5. Save – Consider retail jobs, paid internships, federal work study jobs, and tutoring to earn and save money while in school. It’s important to save now and for your future – for an apartment after graduation, student loan payments, or relocating for a job. Get any financial advice you can from any and all resources available. The saving by cutting back guide from ACCC is a great resource that can guide you.
6. Use your Student ID for Discounts – Not only will you need it to enter your dorm, the dining hall, and the library, your student ID can also earn you discounts at hundreds of retailers nationwide. If you are not sure if a company offers a student discount, just ask. Check out the College Financial Workbook for a full list of discounts.
7. Research the Cheapest Options – From textbooks to meals and clothing make sure you do research online to see what your best options are. Is your textbook available to rent? Is there a used version online or in a store that can be bought at a fraction of the cost? Can you shop more at bargain grocery stores or thrift stores for good deals instead of at department stores?
8. Be aware of your financial situation – Too many students graduate from college without any idea of how much they’ll have in student loans, or how much they can expect to earn with their first job. Make sure you know how much school costs per year, what your parents are covering, what you’ll be expected to cover, and budget for rent and living expenses accordingly.
ACCC is a 501(c)3 organization that provides free credit counseling, bankruptcy counseling, and housing counseling to consumers nationwide in need of financial literacy education and money management. For more information, contact ACCC:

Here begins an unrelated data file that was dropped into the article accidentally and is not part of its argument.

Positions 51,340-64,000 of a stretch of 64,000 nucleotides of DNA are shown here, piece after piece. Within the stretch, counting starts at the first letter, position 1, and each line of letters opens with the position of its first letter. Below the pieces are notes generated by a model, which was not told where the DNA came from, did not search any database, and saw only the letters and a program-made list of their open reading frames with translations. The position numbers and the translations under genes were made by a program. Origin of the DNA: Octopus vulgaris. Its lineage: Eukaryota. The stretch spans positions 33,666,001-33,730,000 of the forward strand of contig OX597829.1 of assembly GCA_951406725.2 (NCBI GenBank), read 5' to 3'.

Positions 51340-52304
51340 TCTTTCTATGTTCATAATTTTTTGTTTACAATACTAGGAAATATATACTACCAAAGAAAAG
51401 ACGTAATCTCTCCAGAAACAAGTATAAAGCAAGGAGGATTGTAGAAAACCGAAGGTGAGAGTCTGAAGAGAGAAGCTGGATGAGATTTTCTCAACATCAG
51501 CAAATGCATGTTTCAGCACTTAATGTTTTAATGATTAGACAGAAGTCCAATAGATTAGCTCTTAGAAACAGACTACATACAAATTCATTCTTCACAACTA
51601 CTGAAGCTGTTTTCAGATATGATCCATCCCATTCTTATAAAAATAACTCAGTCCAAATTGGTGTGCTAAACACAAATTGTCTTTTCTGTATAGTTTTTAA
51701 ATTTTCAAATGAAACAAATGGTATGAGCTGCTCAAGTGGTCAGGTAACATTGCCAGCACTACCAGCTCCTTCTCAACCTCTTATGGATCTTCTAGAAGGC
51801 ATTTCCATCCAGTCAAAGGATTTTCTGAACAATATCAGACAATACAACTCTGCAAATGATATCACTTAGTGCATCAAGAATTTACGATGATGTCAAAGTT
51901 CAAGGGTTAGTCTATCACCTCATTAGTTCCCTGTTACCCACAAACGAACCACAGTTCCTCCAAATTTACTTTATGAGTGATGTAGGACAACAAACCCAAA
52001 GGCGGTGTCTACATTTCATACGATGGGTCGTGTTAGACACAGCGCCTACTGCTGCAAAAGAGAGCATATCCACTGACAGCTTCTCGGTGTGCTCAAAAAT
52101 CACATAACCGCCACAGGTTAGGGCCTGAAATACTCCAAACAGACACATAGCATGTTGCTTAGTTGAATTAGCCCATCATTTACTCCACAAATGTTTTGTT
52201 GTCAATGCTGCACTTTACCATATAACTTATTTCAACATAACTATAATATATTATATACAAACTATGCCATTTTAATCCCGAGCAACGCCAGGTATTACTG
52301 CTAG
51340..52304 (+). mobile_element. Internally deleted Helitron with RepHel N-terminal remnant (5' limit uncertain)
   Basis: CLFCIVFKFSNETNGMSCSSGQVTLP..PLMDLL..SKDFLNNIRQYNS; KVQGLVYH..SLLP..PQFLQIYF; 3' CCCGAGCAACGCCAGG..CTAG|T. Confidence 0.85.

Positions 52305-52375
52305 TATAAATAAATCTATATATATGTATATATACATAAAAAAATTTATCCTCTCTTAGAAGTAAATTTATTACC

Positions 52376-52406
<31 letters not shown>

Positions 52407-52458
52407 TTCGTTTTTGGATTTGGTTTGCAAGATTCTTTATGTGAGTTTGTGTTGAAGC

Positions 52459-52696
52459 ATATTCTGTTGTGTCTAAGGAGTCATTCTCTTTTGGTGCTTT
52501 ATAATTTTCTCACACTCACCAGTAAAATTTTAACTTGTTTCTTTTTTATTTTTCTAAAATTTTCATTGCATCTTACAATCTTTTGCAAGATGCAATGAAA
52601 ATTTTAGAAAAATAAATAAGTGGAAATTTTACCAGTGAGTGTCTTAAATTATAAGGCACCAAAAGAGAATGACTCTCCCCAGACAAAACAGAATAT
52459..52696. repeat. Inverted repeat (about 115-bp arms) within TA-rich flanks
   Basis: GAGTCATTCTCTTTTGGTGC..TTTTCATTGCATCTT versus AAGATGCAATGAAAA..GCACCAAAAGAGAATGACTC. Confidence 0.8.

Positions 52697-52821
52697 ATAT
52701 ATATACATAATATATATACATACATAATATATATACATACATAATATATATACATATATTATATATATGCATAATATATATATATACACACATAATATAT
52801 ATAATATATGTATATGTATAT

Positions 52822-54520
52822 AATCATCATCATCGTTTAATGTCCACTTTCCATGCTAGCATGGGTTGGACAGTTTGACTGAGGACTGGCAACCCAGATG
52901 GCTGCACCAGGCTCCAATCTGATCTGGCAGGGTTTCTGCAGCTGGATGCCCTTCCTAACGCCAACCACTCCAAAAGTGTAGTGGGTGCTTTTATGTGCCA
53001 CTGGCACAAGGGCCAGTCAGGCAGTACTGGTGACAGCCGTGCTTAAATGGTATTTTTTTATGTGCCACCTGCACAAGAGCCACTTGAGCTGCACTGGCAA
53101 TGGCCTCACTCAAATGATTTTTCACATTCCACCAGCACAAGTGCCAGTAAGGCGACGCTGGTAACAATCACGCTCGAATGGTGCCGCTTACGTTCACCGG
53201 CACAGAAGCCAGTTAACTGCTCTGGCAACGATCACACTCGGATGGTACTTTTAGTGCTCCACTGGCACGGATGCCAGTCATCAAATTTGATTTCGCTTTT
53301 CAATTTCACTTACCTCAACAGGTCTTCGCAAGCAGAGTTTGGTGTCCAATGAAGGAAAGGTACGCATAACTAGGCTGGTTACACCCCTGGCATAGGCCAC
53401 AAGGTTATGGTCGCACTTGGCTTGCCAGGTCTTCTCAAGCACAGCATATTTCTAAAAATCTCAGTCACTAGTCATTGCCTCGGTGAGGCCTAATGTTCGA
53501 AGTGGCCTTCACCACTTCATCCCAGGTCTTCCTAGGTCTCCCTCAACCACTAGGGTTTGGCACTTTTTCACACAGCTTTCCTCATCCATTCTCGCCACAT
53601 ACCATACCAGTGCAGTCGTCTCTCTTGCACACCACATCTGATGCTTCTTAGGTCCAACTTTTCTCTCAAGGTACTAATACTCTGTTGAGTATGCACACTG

- For credit counseling, call 800-769-3571
- For bankruptcy counseling, call 866-826-6924
- For housing counseling, call 866-826-7180
- Or visit us online at http://www.ConsumerCredit.com
About American Consumer Credit Counseling
American Consumer Credit Counseling (ACCC) is a nonprofit credit counseling 501(c)(3) organization dedicated to empowering consumers to achieve financial management through credit counseling, debt management, bankruptcy counseling, housing counseling, student loan counseling and financial education concerning debt solutions. In order to help consumers reach their goal of debt relief, ACCC provides a range of free consumer personal finance resources on a variety of topics including budgeting, credit and debt management, student loan assistance, youth and money, homeownership, identity theft, senior living and retirement. Consumers can use ACCC’s worksheets, videos, calculators, and blog articles to make the best possible decisions regarding their financial future. ACCC holds an A+ rating with the Better Business Bureau and is a member of the National Foundation for Credit Counseling® (NFCC®). For more information or to access free financial education resources, log on to ConsumerCredit.com or visit http://www.consumercredit.com/financial-education.aspx